NOTHING captures the optimistic outlook that business and political leaders have for the future of Fredericksburg more than their charitable donations to improve the city. It’s one thing to verbally express such optimism; quite another to back up those warm sentiments with cold, hard cash.
But that’s exactly what a small group of “Fredanthropists” have done. And the result will be a new roller-hockey rink at Dixon Park that city residents will enjoy for years to come.
The Fredanthropist program, a partnership between the city and the local business community, was launched earlier this month by the Department of Economic Development and Tourism as a way to help fund cultural events and community facilities that are not covered in the city’s annual budget.
In less than a month, nine individuals and businesses have already signed up as Fredanthropists: Hilldrup, Coldwell Banker Elite, ILM Corp., Mary Washington Healthcare, LifeCare, Lidl, Mary Jane O’Neill, Mayor Mary Katherine Greenlaw, and the Rappahannock Development Group. There’s room for three more.
The goal of the program is to raise money for the “wants”—such as the new hockey rink and improving existing park facilities—that add to the quality of life in Fredericksburg, but aren’t fully funded because the City Council has to focus on its capital-intensive “needs”—such as updating the water system and building a new school.
Fredanthropists will help to fill in the gap. Any money raised by the program will be used solely for projects in the nice-to-have-but-can’t-really-afford-it category.
“We believe this new philanthropic partnership has the potential to significantly grow in the coming years to fund a variety of wonderful amenities and events that will make our city an even more attractive place to live, work and play,” said Bill Freehling, the city’s director of economic development and tourism.
Construction has already begun on the new outdoor in-line hockey rink, which is being built in partnership with the Washington Capitals, and is scheduled to open in July. The city is responsible for $219,000 of the total $414,000 cost for site preparation, which includes $40,000 from the Fredanthropists. The Caps will pay $195,000 for the playing surface, goals, dasher boards, scoreboard, benches and fencing as part of its hockey Legacy Project.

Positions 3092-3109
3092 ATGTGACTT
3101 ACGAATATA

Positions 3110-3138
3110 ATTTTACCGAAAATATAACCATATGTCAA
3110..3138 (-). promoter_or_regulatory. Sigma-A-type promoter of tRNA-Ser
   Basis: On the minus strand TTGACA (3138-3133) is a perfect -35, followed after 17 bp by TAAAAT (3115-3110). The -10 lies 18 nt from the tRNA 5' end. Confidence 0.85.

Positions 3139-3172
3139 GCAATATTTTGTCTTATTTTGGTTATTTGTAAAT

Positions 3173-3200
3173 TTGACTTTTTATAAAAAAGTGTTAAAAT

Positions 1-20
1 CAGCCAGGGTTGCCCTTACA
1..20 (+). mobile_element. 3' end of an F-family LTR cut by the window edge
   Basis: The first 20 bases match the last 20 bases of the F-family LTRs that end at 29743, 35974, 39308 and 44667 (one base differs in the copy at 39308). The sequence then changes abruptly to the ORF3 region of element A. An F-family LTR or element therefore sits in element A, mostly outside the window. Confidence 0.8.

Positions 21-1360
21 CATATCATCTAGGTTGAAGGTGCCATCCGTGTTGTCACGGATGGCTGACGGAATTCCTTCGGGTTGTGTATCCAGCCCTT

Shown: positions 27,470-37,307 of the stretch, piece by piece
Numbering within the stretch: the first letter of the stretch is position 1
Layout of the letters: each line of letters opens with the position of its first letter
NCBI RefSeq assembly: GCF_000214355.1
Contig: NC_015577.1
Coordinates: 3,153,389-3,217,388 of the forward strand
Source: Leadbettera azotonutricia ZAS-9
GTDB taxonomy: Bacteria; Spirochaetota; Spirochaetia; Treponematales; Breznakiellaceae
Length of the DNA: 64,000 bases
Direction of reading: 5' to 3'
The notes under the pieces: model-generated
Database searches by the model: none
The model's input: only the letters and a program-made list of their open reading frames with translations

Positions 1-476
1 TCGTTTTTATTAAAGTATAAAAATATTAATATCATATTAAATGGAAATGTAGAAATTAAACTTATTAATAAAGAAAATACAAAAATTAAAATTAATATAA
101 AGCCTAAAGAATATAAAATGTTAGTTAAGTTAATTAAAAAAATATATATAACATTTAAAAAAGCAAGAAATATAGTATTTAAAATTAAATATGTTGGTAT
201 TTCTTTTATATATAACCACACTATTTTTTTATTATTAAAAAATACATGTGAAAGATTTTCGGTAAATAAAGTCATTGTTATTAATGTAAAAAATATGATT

The hockey rink will be located next to the Doris E. Buffett Pool, which city residents can use free of charge—thanks to a generous gift from the pool’s namesake, who was a longtime city resident. These outdoor venues, in addition to the new baseball stadium, will make Fredericksburg even more of a recreational destination than it is now, attracting visitors as well as coaxing city residents of all ages to come outside and play. And what could be better than that?
The Caps and the 2019 Fredanthropists are to be commended for their generous donations to the new hockey rink, which will provide local youngsters and adults with years of fun and exercise. But more importantly, it will form yet another link in the complex chain of business and personal relationships that make a community strong and people happy to be a part of it.
There’s still room for prospective Fredanthropists to join this distinguished group of civic patrons who are making sure, by their philanthropic donations as well as their words, that the city stays that way.